Five takeaways from Indiana’s loss to Maryland

  • 02/12/2015 10:18 am in

Indiana stayed close throughout but couldn’t take control in a 68-66 defeat to Maryland on Wednesday evening in College Park. The loss dropped the Hoosiers to 17-8 overall and 7-5 in the Big Ten.

Here’s a look at five takeaways from the loss to the Terrapins:

· The shots just didn’t fall: The Hoosiers’ struggles from the floor on Wednesday night were epitomized in Yogi Ferrell’s last-chance game-winning 3-point attempt just before the buzzer. As Ferrell said — “Felt good, looked good, just didn’t go in.”

Time after time against the Terrapins, Indiana found open shots. But throughout the night — whether it was an open corner 3, a dunk attempt or a layup attempt — the Hoosiers struggled to convert. Indiana’s 15-of-42 effort (35.7 percent) on 2s was its second-worst this season, just behind its 33 percent performance in the 70-50 loss to Michigan State earlier this year. Even its 3-point shooting percentage of 40 percent (10-of-25) was its worst since the loss at Purdue.

Some of those misses were due to improved Maryland defense and ill-advised Indiana shots — the Terrapins’ eight blocks were the fourth-most they have had in a game this season — but on Wednesday, the open ones weren’t falling, either.

After the game, Indiana coach Tom Crean said he didn’t even know what the root of that problem was. He said the Hoosiers will have to look at tape to diagnose what exactly went wrong.

· Veterans led the way — on both sides: This is a game in which veterans shined — from junior Yogi Ferrell and sophomore Troy Williams to Maryland’s senior Dez Wells and junior Jake Layman.

Ferrell carried the Hoosiers with 23 points on 8-of-16 shooting and 6-of-9 3s, also adding six assists, a game-high, and five rebounds. He also took Indiana’s final three shots — a 3-pointer to cut Maryland’s lead to one with 14 seconds left, and then an open 3-pointer that didn’t fall and a putback off his miss that didn’t go in on the final possession of the game.

“I wouldn’t trade him for anyone,” Crean said.

Williams, meanwhile, showed off his athleticism and awareness with multiple tip-in baskets — including one that came off a Ferrell miss with 22 seconds left to cut Maryland’s lead to 65-63. He finished with his fourth double-double this season — 17 points and 10 rebounds.

Wells (18 points) and Layman (14 points), meanwhile, showed their impact for the Terps throughout the game — both through drives to the basket and on the perimeter, as well. The two combined for 11 of the Terrapins’ final 13 points — including a Layman layup with just over a minute left to give the Terrapins the lead they would not lose again.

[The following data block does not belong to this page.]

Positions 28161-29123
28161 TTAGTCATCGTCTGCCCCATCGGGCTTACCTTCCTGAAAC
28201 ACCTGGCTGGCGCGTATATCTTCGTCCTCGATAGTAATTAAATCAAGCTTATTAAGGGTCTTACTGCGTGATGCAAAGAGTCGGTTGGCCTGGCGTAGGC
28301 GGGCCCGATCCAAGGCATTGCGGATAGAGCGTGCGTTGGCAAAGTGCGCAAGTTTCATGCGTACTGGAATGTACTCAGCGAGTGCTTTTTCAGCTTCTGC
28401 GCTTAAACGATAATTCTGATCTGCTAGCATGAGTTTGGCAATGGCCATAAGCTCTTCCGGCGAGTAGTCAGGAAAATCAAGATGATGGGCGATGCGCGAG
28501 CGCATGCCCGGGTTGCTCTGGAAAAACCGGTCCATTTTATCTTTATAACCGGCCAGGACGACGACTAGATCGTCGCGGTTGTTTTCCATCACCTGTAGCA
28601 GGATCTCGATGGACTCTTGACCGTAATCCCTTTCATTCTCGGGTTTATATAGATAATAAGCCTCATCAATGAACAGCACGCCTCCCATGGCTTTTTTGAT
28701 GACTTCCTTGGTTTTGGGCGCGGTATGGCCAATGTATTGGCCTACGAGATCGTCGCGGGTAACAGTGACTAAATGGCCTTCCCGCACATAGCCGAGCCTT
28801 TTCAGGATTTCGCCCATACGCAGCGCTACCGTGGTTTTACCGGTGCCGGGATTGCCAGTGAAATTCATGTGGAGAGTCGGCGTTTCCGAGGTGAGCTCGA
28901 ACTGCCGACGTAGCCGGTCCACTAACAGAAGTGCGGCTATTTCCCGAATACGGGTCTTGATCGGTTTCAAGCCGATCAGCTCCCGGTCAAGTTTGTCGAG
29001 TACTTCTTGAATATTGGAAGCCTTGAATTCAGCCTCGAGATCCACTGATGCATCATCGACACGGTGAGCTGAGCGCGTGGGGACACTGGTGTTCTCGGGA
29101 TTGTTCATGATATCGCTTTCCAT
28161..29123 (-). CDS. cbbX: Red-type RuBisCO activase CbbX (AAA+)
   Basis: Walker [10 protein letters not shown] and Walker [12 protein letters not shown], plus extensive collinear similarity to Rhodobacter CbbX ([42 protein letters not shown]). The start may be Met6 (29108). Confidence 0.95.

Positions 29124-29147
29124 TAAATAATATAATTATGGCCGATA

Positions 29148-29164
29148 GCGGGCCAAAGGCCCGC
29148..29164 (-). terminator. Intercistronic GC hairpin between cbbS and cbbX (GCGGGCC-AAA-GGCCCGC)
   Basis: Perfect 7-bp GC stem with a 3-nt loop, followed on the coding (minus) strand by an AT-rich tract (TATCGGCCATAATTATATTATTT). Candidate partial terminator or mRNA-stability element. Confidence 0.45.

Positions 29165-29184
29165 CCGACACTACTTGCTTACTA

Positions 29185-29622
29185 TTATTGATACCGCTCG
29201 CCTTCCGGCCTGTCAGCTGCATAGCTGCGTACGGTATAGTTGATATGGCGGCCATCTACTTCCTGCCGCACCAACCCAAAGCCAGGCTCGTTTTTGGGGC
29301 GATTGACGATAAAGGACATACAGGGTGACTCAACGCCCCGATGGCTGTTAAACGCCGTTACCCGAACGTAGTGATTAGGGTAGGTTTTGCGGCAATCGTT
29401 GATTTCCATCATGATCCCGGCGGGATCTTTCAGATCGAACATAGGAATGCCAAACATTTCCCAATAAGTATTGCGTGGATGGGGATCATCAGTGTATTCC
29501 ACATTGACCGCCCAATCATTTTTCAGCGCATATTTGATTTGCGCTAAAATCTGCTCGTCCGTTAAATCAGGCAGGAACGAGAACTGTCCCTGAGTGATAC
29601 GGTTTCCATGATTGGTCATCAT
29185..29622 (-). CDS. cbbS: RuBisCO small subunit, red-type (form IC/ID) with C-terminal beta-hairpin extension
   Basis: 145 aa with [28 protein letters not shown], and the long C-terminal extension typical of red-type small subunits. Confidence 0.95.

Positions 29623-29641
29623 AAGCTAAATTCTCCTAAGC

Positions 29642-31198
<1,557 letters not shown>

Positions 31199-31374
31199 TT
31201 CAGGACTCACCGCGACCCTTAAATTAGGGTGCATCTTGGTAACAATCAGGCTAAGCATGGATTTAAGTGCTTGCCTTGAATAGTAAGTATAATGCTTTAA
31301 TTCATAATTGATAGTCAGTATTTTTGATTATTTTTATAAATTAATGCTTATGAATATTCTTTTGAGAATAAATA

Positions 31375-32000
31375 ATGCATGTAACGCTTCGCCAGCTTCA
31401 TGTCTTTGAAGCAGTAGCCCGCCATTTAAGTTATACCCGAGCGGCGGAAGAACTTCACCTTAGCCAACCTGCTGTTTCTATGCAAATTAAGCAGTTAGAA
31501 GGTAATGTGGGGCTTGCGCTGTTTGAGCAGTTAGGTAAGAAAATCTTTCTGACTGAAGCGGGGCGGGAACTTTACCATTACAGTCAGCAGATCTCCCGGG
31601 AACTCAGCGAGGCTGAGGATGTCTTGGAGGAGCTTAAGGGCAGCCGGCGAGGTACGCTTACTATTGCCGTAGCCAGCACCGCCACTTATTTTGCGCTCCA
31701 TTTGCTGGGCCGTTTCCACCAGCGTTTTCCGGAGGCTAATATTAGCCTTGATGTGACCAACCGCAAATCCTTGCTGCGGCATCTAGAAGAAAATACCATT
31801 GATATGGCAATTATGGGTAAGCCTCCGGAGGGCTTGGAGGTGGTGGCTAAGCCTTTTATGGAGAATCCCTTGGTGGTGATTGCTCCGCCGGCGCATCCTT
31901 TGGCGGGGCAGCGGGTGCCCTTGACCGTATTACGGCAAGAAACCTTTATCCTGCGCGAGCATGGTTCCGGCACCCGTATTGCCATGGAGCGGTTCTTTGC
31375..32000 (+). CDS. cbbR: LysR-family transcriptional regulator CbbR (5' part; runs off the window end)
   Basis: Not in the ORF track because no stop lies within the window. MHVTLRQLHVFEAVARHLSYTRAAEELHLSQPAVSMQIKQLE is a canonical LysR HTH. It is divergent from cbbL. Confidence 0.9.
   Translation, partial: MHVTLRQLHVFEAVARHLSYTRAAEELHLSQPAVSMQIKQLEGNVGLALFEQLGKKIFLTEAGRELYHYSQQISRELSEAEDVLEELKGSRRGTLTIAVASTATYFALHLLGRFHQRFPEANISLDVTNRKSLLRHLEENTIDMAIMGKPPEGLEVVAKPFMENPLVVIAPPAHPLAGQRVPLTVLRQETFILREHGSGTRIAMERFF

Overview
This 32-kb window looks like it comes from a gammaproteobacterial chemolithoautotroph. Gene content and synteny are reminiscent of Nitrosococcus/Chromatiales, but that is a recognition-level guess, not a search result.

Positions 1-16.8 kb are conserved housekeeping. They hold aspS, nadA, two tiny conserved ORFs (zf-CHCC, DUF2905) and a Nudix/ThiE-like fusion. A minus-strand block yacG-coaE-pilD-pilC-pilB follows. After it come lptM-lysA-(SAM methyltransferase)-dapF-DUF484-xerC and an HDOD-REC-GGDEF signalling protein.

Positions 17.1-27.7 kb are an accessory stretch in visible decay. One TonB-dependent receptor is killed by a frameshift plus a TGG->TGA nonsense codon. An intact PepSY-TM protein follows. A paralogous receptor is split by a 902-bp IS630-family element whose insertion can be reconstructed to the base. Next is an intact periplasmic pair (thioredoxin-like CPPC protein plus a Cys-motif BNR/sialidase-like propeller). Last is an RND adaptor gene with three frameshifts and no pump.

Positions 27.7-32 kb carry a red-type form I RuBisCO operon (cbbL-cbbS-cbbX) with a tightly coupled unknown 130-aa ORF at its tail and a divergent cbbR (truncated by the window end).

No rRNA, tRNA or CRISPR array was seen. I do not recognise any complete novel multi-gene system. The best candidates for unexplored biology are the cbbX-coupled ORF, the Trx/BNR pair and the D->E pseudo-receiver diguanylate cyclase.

· Indiana never let Maryland pull away: As much as the Hoosiers struggled converting baskets and opportunities throughout the evening, they never allowed Maryland to have a lead of more than six points.

They forced a 20.7 percent turnover rate against the Terrapins — their second-best effort in conference action — and limited them to 1.09 points per possession (also their second-best performance in their past eight games). And even when the Terps got their largest lead of the night — six points — off a Wells layup, the Hoosiers responded right away with a 6-0 run of their own.

There were seven ties and 18 lead changes on Wednesday night. And although the Hoosiers did not pull out the win, it was a result Crean said they can be proud of.

“All you can ask is that your team does everything and gives them every opportunity to win,” he said. “Play through the lulls, ruts, mistakes, overcome it and continue to have that fight and resolve. And these guys did.”

· An off night for IU’s freshmen: James Blackmon Jr. and Robert Johnson were the only two freshmen Crean played on Wednesday. Their combined stat line was not pretty.

Combined, the two finished 5-of-27 from the floor and just 2-of-12 from behind the arc in more than 30 minutes of action each. Johnson finished 3-of-13 from the floor. Blackmon finished 2-of-14.

“Out there, every shot they took I kept telling them ‘great shot, great shot; make the next one,'” Ferrell said. “So you know I’m not trying to get down on them about that shot, I need them to make the next one. If they miss it, that’s what I told them: if they make it I say ‘great shot’. That’s just the main thing with them, you can’t always take a jump shot when you go to an away game.”

Both Blackmon and Johnson, however, did make key plays down the stretch. Blackmon had a one-handed slam and-one to give the Hoosiers their first lead of the second half at 48-47. Johnson hit a 3-pointer to cut Maryland’s lead to 57-54. He then hit a jumper to tie the game at 59.

But in the final two minutes, each missed shots. Johnson missed a layup. Blackmon missed an open 3. That was the more telling theme from the game.

· A shortened rotation: Against the Terrapins, the Hoosiers played with a tightened rotation — as Crean used only eight players for just the second time this season. The Hoosiers also played eight players against Wisconsin —  but that was without Blackmon and Hanner Mosquera-Perea.

On Wednesday night, every starter — Ferrell, Johnson, Blackmon, Williams and Collin Hartman — played at least 29 minutes. Those off the bench, Mosquera-Perea, Nick Zeisloft and Stanford Robinson, played at least 10 minutes.

That meant Emmitt Holt and Max Hoetzel stayed on the bench for the entirety of Wednesday’s game. It was the first game Holt had not seen minutes since the Eastern Washington loss on November 24, while it was the first game Hoetzel did not see action since the Ohio State win on January 10.

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